Intelligent Team Tutoring Systems: Such Great Potential, So Hard to Build

December 4, 2017 -
11:15am to 12:15pm
Presenter: 
Affiliation: 
Industrial and Manufacturing Systems Engineering, Iowa State University
Location: 
Keller Hall 3-180
Host: 
Vicki Interrante

Abstract:

Intelligent Tutoring Systems (ITS) review actions taken by the user and provide dynamic feedback to teach subject matter to an individual. ITSs have proven successful at teaching math, physics, and programming.  An Intelligent Team Tutoring System (ITTS) assesses the performance of a team's individuals, their overall performance as a team, and the interactions of that team to provide dynamic feedback. While extensive research has been conducted regarding single person ITSs, work regarding ITTSs is limited.  An ITTS is difficult to design, as the tutor must account for the actions of multiple individuals and their team interactions. The tutor must teach task skills for completing the objective, and team skills for how a team works together to meet the objective. This talk will describe three of the first ITTSs created: a 2-person surveillance task, a 3-person surveillance task, and a 3-person shopping task, each implemented in an virtual environment. The talk will describe the system architecture required to support team tutoring, some of the metrics for team performance, and the triggers for team and individual feedback.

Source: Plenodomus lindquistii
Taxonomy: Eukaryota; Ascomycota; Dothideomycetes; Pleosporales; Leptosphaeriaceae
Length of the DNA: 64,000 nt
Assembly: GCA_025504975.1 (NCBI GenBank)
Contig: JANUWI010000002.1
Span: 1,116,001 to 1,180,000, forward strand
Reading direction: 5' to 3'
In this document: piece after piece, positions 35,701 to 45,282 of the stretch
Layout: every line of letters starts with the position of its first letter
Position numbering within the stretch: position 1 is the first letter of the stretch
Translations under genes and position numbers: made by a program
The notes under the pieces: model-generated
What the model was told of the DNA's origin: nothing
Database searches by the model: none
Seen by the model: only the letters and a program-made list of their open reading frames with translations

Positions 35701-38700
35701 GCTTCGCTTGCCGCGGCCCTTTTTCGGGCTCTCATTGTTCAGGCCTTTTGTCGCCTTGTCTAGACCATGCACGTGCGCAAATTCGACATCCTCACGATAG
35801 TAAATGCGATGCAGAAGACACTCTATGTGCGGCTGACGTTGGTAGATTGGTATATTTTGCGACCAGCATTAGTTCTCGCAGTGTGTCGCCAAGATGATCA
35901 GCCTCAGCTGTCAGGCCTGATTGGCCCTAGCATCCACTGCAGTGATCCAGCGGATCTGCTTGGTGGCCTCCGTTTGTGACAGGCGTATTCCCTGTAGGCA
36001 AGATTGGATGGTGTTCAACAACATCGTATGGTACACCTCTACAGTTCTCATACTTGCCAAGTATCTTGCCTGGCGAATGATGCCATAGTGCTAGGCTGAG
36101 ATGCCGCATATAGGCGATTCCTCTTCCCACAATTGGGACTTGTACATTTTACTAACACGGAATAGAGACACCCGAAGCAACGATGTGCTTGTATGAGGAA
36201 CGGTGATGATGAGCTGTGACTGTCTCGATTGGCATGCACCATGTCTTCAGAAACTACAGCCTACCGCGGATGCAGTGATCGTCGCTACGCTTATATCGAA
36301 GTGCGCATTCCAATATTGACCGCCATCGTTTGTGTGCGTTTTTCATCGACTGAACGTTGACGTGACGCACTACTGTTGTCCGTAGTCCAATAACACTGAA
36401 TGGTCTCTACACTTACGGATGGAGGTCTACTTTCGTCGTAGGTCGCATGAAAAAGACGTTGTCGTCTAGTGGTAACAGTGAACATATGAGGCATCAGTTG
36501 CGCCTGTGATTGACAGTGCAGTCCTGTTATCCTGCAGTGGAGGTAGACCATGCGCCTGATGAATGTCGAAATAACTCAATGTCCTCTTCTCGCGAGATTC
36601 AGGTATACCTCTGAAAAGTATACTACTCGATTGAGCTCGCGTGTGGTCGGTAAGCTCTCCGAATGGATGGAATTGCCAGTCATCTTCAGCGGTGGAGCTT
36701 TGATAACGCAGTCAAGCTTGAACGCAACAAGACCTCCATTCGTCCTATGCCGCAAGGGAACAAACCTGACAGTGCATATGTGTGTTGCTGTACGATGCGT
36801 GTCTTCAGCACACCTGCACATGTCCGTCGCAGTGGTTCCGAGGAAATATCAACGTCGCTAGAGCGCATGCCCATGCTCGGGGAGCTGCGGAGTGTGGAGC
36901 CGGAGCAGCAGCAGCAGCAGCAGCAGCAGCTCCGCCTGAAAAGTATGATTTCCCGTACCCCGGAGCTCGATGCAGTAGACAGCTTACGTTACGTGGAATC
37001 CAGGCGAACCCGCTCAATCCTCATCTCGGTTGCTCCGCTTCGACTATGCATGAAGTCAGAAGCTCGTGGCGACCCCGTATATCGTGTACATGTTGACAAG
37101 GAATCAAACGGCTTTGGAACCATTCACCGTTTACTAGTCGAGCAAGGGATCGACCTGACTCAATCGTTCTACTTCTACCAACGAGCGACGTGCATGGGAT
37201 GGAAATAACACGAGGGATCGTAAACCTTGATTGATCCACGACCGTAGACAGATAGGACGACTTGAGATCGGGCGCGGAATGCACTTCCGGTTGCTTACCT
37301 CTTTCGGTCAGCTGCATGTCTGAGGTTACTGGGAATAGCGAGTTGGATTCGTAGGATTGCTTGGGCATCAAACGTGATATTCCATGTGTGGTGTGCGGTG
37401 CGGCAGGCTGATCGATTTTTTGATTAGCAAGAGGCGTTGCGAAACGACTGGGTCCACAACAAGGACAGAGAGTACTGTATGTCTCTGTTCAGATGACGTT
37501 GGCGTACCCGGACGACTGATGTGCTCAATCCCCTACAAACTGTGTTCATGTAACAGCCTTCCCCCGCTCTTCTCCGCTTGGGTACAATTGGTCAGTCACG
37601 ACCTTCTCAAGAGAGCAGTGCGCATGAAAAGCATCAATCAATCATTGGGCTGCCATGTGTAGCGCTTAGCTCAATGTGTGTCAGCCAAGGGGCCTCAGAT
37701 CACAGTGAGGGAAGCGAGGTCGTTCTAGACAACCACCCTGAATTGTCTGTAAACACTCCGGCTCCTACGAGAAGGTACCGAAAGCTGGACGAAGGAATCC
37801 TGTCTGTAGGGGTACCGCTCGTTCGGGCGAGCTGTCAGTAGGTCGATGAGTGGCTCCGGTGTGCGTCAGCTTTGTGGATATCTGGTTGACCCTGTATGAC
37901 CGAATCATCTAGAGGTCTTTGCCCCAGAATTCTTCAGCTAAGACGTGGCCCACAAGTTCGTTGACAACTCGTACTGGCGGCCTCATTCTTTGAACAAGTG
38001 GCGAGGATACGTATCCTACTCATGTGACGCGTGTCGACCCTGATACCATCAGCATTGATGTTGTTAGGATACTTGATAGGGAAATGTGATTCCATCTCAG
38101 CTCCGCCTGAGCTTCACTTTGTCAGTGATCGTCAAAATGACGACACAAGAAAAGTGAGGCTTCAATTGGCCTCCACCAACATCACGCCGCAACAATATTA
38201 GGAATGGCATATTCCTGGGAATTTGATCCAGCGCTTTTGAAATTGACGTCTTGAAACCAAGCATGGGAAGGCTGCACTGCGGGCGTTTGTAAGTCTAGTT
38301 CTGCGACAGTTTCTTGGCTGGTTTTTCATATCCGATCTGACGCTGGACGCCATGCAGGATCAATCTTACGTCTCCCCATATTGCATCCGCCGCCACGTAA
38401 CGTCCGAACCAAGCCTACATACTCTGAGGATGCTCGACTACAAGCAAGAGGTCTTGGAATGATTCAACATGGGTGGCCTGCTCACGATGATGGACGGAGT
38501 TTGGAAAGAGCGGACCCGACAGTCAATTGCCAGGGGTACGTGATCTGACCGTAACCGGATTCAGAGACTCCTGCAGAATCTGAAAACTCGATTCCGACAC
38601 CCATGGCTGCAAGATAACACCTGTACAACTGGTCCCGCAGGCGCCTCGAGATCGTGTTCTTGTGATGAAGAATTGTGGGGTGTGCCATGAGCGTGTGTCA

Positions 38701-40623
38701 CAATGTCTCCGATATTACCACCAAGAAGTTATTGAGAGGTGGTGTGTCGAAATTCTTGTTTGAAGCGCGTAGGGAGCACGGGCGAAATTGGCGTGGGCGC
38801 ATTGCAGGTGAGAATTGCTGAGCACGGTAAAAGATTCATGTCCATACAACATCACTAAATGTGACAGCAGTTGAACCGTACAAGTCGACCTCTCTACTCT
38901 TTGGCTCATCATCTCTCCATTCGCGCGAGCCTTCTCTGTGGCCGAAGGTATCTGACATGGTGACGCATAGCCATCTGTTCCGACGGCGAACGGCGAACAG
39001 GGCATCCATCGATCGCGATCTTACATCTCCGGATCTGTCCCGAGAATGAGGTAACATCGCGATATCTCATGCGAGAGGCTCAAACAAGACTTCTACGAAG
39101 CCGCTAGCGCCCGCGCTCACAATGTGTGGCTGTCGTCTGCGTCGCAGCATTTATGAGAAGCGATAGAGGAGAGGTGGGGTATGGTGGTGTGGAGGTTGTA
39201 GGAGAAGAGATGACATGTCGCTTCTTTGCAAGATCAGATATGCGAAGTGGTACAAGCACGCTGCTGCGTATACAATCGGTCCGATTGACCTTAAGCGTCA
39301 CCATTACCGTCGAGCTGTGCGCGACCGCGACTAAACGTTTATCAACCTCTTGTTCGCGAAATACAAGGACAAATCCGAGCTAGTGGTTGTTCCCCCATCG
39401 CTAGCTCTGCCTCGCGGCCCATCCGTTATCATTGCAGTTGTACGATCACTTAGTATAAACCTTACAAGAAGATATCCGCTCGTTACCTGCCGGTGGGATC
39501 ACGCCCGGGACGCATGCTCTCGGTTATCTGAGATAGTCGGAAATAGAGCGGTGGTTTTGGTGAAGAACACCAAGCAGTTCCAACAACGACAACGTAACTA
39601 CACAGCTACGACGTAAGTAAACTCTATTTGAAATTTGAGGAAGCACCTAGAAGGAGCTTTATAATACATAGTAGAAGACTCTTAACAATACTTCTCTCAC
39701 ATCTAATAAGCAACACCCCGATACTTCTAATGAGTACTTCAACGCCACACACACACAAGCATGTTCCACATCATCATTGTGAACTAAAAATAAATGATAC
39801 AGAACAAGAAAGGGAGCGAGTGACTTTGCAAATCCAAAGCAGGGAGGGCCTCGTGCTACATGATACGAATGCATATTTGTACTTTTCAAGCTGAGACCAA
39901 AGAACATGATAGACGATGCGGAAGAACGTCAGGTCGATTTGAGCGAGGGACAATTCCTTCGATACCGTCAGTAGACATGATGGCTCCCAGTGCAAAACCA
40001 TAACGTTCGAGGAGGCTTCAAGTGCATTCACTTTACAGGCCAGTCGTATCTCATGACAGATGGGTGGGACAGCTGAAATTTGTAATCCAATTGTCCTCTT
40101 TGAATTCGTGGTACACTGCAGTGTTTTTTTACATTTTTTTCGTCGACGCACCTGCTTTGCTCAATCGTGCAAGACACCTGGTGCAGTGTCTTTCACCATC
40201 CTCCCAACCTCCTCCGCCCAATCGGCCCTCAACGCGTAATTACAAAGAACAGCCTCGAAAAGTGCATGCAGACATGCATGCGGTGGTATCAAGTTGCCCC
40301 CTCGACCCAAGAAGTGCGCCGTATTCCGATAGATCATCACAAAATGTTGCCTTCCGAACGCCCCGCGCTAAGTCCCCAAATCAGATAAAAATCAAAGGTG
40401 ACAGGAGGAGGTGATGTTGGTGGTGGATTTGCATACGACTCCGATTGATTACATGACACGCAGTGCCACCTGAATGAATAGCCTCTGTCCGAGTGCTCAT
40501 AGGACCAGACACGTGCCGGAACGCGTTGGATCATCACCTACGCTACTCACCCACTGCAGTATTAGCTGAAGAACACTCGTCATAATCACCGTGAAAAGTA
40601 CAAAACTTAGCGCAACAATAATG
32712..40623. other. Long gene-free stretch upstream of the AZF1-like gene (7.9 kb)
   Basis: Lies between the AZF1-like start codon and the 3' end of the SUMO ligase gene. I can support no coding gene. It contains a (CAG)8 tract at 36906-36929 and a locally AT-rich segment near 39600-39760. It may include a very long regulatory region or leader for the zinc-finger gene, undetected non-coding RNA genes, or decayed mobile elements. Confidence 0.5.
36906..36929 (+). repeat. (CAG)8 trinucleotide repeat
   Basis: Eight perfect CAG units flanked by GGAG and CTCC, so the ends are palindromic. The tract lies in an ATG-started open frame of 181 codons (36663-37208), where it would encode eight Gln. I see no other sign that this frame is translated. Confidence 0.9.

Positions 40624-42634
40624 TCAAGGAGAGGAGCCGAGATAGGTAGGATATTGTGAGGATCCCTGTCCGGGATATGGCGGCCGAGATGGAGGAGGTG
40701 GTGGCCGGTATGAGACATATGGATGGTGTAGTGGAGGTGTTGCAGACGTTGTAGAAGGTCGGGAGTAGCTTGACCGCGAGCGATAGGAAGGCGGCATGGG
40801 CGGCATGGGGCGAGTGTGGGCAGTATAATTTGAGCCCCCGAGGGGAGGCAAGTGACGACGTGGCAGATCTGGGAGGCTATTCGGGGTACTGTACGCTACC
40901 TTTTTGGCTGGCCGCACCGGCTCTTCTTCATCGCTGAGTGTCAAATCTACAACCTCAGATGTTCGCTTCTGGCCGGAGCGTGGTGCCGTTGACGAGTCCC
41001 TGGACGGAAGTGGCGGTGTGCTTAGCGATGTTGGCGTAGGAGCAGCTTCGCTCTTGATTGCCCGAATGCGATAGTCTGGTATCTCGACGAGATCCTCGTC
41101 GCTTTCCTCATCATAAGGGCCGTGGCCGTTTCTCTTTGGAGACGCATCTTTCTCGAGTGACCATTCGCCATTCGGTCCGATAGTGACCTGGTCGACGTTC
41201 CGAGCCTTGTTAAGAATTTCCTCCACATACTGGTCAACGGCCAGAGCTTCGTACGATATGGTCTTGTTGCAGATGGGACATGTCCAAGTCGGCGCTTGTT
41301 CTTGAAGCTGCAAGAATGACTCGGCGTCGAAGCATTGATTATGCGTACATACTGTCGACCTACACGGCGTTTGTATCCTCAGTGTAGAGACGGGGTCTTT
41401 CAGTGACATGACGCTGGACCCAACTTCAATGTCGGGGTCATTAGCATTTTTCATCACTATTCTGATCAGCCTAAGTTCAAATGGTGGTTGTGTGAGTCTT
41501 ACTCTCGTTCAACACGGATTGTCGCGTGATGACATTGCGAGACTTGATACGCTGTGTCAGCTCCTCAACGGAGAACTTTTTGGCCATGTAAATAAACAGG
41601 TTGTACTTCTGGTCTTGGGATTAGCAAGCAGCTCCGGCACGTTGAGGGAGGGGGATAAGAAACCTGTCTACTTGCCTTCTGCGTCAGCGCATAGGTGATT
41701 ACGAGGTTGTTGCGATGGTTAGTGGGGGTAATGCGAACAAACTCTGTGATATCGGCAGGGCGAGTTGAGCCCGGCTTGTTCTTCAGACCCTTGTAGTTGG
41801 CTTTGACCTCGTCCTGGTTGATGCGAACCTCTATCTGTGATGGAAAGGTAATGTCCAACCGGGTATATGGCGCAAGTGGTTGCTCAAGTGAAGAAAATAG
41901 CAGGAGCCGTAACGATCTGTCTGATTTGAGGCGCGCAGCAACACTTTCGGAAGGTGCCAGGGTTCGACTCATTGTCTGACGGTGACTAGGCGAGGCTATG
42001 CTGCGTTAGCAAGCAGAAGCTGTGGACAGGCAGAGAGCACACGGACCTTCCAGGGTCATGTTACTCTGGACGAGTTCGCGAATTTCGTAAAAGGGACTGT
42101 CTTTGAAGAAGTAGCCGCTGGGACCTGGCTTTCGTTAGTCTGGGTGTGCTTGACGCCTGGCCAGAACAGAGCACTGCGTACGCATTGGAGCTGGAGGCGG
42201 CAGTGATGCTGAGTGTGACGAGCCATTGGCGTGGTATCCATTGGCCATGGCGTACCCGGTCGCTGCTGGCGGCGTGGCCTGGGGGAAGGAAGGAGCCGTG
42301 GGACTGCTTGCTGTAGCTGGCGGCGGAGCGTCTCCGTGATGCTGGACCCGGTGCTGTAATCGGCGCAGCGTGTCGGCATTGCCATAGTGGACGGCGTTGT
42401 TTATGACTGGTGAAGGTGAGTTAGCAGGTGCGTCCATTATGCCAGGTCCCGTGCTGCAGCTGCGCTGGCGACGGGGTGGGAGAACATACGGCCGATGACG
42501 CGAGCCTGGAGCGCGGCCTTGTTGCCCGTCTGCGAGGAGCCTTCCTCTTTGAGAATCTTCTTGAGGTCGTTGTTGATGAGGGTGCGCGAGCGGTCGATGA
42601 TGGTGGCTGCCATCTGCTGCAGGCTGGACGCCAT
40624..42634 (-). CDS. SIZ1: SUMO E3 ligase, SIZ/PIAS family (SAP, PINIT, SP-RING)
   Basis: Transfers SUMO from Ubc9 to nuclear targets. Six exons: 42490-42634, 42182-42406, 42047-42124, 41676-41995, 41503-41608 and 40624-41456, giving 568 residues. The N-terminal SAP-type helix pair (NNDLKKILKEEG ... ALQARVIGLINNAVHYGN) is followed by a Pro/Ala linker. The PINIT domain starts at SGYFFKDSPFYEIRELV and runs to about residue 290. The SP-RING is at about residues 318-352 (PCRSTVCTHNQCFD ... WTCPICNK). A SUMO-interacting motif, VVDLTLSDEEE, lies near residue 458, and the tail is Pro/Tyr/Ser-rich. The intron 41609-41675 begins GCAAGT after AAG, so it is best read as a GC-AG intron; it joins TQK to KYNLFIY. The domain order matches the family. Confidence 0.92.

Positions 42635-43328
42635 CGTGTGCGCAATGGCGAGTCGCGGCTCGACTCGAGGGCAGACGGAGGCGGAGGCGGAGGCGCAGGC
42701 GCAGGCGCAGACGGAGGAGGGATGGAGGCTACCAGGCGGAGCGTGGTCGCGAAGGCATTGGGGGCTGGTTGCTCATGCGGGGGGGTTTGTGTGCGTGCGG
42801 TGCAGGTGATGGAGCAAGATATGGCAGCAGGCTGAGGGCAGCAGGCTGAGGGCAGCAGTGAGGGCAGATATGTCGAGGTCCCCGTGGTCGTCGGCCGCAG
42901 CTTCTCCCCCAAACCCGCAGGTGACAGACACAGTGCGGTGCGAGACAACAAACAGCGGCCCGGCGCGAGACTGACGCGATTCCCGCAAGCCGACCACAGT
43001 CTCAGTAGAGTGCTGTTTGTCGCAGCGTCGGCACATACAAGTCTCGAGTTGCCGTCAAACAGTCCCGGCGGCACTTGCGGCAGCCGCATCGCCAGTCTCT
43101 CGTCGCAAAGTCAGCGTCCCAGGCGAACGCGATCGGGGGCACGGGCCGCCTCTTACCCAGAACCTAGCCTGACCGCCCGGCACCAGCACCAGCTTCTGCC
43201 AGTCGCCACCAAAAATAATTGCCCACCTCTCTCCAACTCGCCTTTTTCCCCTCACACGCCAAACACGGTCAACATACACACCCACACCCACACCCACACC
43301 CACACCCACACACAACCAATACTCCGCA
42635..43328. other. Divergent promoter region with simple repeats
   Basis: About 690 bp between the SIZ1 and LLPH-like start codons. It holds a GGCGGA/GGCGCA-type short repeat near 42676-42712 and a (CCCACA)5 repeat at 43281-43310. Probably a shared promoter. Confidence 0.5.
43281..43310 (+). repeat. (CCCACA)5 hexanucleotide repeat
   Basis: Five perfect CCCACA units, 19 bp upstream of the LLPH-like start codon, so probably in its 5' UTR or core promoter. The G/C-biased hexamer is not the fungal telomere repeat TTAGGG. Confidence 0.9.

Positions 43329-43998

Bio:

Stephen B. Gilbert, Ph.D., is currently Associate Director of Iowa State University's Virtual Reality Application Center, helping lead its Human Computer Interaction graduate program. He is also an assistant professor in the Industrial and Manufacturing Systems Engineering department. His research interests focus on technology to advance cognition, including interface design, intelligent tutoring systems, and cognitive engineering. He works closely with industry, NSF, and DoD on research contracts and has also worked in commercial software development and run his own company. He received a BSE from Princeton in 1992 in operations research and PhD from MIT in 1997 in brain and cognitive sciences.

Schedule